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Veno-occlusive Hepatic Disease Treatment & Management

  • Author: James L Harper, MD; Chief Editor: Jennifer Reikes Willert, MD  more...
 
Updated: Mar 31, 2016
 

Medical Care

No specific treatment modality for veno-occlusive disease (VOD) that could serve as a reference or criterion standard has been established. Studies on the use of many drugs to treat VOD are limited to case reports and small series.

The primary goal of treatment is to normalize the flow in the sinusoidal vessels and veins by controlling the vasculitis and fibrin deposition.

  • Low-dose tissue plasminogen activator (t-PA) has been used to increase fibrin degradation. However, it achieved responses in less than one third of patients [27, 28] A recent pediatric series reported on 12 children with veno-occlusive disease, including 5 with multiorgan failure who were treated with t-PA. [29] The survival rate in the 5 patients with severe veno-occlusive disease treated with t-PA was only 20%. t-PA may be associated with fatal hemorrhage, and its use is not recommended in the presence of multiorgan failure. [28, 30]
  • Additional approaches have included antithrombin III (ATIII) replacement and ATIII administered in combination with heparin/t-PA. Although the combination of ATIII and heparin/t-PA has become the most commonly administered treatment in the United States, as of August 2000, no large-scale studies of these treatment approaches and no head-to-head comparison studies have been conducted. Therefore, definitive treatment recommendations are not available.
  • Various other anticoagulant strategies have been tried, with mixed results.
  • Defibrotide is a single-stranded polydeoxyribonucleotide derived from porcine tissue that possesses antithrombotic, thrombolytic, anti-inflammatory, and anti-ischemic properties. [31, 32, 33]
    • In March 2016, the FDA approved defibrotide (Defitelio) for the treatment of adult and pediatric patients with hepatic veno-occlusive disease (VOD), also known as sinusoidal obstruction syndrome (SOS), with renal or pulmonary dysfunction following hematopoietic stem-cell transplantation (HSCT). Approval was based on findings of a phase 3 trial (n = 102) which observed significant improvement in survival and complete response with defibrotide 6.25 mg IV q6h compared to 32 historical controls. Survival at Day+100 post-HSCT was 38.2% in the defibrotide group and 25% in the control group (estimated difference of 230%; 95.1% confidence interval [CI] 5.2%-40.8%; P=.0109, using a propensity-adjusted analysis based on 4 prognostic factors of survival). Observed Day+100 complete response (CR) rates equaled 25.5% for defibrotide and 12.5% in the controls (19% difference using similar methodology; 95.1% CI 3.5-34.6; P=.0160).[34]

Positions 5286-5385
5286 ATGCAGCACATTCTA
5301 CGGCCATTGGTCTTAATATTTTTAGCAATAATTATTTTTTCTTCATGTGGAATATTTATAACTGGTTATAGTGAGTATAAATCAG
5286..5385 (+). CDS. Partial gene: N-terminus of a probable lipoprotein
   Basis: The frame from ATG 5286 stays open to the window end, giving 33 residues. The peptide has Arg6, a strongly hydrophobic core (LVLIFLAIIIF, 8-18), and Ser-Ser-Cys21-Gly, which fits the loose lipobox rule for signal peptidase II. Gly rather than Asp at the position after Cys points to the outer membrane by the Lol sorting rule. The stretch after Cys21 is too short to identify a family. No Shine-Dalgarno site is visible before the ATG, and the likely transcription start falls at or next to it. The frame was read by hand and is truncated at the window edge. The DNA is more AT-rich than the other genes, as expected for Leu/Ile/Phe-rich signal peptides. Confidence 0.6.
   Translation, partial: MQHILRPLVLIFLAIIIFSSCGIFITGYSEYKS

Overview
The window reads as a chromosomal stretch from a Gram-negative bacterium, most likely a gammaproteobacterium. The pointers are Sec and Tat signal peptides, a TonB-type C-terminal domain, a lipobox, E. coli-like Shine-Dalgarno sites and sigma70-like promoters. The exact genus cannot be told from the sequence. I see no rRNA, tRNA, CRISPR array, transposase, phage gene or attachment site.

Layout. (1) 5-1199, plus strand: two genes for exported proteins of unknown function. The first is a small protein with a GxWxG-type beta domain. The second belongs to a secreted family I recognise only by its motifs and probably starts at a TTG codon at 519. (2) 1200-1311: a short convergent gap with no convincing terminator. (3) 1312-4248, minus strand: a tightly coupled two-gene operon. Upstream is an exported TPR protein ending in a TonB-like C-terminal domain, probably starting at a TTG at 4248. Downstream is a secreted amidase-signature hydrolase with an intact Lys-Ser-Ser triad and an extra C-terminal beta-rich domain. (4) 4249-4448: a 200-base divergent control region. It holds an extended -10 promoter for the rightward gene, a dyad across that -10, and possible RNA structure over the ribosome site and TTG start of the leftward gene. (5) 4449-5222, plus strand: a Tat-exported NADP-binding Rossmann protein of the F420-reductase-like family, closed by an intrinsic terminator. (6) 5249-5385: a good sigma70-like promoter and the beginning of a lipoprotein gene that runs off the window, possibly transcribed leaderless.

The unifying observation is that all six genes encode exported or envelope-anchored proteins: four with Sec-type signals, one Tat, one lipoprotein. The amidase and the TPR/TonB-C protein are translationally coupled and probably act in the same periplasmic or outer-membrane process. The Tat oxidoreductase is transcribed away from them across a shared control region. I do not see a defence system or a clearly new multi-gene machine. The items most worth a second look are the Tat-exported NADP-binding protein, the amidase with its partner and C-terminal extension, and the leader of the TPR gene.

• In preclinical studies, defibrotide exerted a protective effect on injured microvasculature.[35, 36, 37, 38, 39]
    • Encouraging responses were observed in early retrospective clinical trials of defibrotide, mostly in adult patients who fulfilled criteria for severe veno-occlusive disease based on the presence of multiorgan failure. The initial study by Richardson et al showed a resolution of severe veno-occlusive disease in 8 of 19 patients, with 6 of 8 surviving past day 100.[17]
    • In a similar high-risk population, a complete response was shown in 36% of study participants after a median duration of treatment with defibrotide for 18 days[40]
    • A single-arm cohort study and a prospective randomized trial that mostly consisted of adult patients with severe veno-occlusive disease showed efficacy of defibrotide in the treatment of patients with severe veno-occlusive disease.[41, 42]
    • In a pediatric study, preemptive treatment with defibrotide within 24 hours of clinical diagnosis was associated with a significantly superior outcome[19]

Supportive care

The availability of defibrotide is limited to clinical studies and compassionate use because it is currently not licensed by the US Food and Drug Administration. Supportive care currently remains the mainstay of treatment because of the paucity of established and effective treatment modalities. This care includes support of renal and pulmonary function, which are commonly compromised in patients with veno-occlusive disease.

General recommendations are as follows:

  • Minimize exposure to potential hepatotoxic (ie, cyclosporine) and nephrotoxic agents (ie, aminoglycosides).
  • Avoid the use of low-dose dopamine because experimental evidence suggests that it may divert splanchnic blood flow.
  • Judiciously manage the sodium and water balance.